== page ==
It's not properly spring, here. We had more snow the night before last, and i'm still yearning for warm, comforting, sturdy things to eat. So when i found myself with the remains of a spiral sliced ham lurking in the fridge, i thought immediately of bean and ham soup.
I used to eat the Campbell's version as a kid, and i admit i still occasionally stock a can in the pantry, but i've been trying to eat less-processed stuff, so i thought i'd have a go at making it from scratch. But nostalgia dictated finding something that would have a similar consistency - only with better ingredients and probably a good deal less salt.
In a vintage cookbook (1968) i'd recently unearthed at a Salvation Army shop, i found this promising offering, a prize winner from the Oklahoma state fair:
Creamy Bean Soup
1 lb. pea beans
2 lb. meaty ham bone
1 bay leaf
1 tbsp. minced parsley
1/8 tsp. thyme
1 hot pepper
1 qt. boiling water
3/4 c. browned flour
4 tbsp. butter or oleo
1/2 c. minced onion
1 garlic bud
1 tsp. salt
2-1/2 c. canned tomatoes with juice
Wash and clean the pea beans; soak overnight. Drain and put in deep kettle with ham bone, bay leaf, parsley, thyme, hot pepper and boiling water. Heat to boiling; reduce heat. Cover and simmer for 2 hours. Brown flour in heavy skillet by stirring constantly over medium flame; set aside. Melt butter and saute onion and garlic until limp. Blend in browned flour and salt; stir in tomatoes and juice and blend to a smooth paste. Add sauce to beans and blend well. Add 1 cup of water, if needed. Simmer together 1 hour. The flavors blend very well if it sets a while before serving. Yield: 12 servings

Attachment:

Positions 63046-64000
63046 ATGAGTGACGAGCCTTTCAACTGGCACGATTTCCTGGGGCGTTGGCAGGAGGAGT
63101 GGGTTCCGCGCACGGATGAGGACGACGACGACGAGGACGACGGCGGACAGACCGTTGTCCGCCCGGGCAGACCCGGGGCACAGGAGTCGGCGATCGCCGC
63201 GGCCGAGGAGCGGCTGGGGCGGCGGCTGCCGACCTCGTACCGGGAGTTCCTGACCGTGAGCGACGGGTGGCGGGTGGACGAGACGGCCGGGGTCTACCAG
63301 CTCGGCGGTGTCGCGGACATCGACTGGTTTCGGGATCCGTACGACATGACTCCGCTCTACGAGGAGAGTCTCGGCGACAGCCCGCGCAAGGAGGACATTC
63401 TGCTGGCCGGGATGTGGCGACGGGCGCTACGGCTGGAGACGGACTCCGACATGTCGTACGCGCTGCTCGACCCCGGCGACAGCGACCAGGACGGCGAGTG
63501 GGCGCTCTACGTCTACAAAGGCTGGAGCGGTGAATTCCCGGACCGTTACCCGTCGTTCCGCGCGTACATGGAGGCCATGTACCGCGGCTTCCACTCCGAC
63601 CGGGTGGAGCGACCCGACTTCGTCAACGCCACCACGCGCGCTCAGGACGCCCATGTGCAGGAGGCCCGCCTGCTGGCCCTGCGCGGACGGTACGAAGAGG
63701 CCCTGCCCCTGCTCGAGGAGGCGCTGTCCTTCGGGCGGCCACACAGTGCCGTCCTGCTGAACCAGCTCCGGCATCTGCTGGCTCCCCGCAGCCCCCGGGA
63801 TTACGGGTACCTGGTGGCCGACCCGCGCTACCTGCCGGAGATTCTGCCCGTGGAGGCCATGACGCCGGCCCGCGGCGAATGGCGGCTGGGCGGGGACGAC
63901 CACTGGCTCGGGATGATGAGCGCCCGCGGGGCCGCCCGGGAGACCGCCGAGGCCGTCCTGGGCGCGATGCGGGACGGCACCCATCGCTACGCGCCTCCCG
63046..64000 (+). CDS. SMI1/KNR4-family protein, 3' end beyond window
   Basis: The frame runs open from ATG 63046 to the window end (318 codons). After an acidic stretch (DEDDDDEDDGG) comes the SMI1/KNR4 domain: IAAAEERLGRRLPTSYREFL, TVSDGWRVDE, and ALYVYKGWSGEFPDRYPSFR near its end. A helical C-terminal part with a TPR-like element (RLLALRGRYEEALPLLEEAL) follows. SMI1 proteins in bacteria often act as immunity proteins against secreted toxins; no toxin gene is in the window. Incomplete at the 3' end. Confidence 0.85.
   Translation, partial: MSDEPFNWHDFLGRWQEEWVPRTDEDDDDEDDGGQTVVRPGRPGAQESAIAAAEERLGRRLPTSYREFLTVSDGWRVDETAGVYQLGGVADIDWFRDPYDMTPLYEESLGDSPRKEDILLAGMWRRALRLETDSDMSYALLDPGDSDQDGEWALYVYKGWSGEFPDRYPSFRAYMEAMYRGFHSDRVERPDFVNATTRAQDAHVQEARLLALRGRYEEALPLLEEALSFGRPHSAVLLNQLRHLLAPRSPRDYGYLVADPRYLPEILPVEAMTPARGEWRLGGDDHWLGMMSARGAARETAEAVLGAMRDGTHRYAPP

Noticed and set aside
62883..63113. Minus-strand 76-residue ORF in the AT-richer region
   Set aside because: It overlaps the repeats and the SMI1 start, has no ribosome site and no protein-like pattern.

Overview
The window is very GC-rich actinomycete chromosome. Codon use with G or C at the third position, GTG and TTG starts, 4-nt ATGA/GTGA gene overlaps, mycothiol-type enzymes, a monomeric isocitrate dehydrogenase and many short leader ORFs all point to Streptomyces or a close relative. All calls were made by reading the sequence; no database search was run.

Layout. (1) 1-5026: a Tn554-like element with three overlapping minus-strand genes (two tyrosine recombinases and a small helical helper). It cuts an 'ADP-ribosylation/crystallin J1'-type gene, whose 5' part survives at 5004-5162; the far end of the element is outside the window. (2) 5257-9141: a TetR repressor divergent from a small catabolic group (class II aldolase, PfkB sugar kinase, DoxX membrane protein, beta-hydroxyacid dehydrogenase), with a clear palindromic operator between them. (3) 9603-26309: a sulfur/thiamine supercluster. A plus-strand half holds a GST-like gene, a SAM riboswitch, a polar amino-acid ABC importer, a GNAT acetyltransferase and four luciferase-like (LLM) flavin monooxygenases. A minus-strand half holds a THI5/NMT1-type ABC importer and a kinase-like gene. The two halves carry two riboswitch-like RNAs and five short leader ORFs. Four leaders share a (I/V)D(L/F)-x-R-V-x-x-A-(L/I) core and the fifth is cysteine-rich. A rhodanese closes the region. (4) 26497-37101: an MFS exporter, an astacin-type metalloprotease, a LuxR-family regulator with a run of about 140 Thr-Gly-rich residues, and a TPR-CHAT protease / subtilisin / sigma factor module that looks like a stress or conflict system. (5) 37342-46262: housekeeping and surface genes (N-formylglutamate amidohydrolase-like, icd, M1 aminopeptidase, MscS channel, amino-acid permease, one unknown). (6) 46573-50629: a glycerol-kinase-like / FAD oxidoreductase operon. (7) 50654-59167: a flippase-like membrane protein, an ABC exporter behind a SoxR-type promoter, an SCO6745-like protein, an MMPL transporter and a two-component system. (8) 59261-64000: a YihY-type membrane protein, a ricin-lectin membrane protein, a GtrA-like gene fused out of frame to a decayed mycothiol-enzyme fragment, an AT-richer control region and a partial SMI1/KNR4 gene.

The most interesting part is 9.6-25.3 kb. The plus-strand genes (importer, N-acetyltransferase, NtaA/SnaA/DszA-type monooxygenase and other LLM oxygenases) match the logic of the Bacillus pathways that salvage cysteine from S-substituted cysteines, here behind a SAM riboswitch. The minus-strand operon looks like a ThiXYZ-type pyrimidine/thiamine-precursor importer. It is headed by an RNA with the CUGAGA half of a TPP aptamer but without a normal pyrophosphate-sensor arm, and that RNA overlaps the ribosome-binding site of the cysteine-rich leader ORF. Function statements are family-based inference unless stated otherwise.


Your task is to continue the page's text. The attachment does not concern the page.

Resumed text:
Celeste Rule, Oklahoma City, Okla., State Fair of Oklahoma
Of course, i tinkered a bit, because i can't leave well enough alone. Wouldn't know a "pea bean" if i tripped over one, but i had mixed beans on hand, so that's what i used. And i wasn't organized enough to soak the beans ahead, so had to use the cheater's quick-soak method. I viewed the quantities as suggestions, and probably had more beans and more ham to start with, so i used a bit more water; more thyme too, because i always use more thyme. Added carrots and celery leaves. Didn't have a hot pepper, so i just liberally sprinkled in some crushed red pepper flakes. Cut the salt a little bit. Used two hefty cloves of garlic. For tomatoes, i used a can of Muir Glen Fire-Roasted crushed tomatoes - maybe a little short on quantity, but nice and juicy, and with the browned flour, i think they helped give it a nice smoky flavor.
The verdict? Oh, yum! This stuff is velvety and rich, and will stand up to howling winter winds, cold rain, and several inexplicable inches of "partly cloudy" waiting to be shoveled from the porch. It will get you through to spring.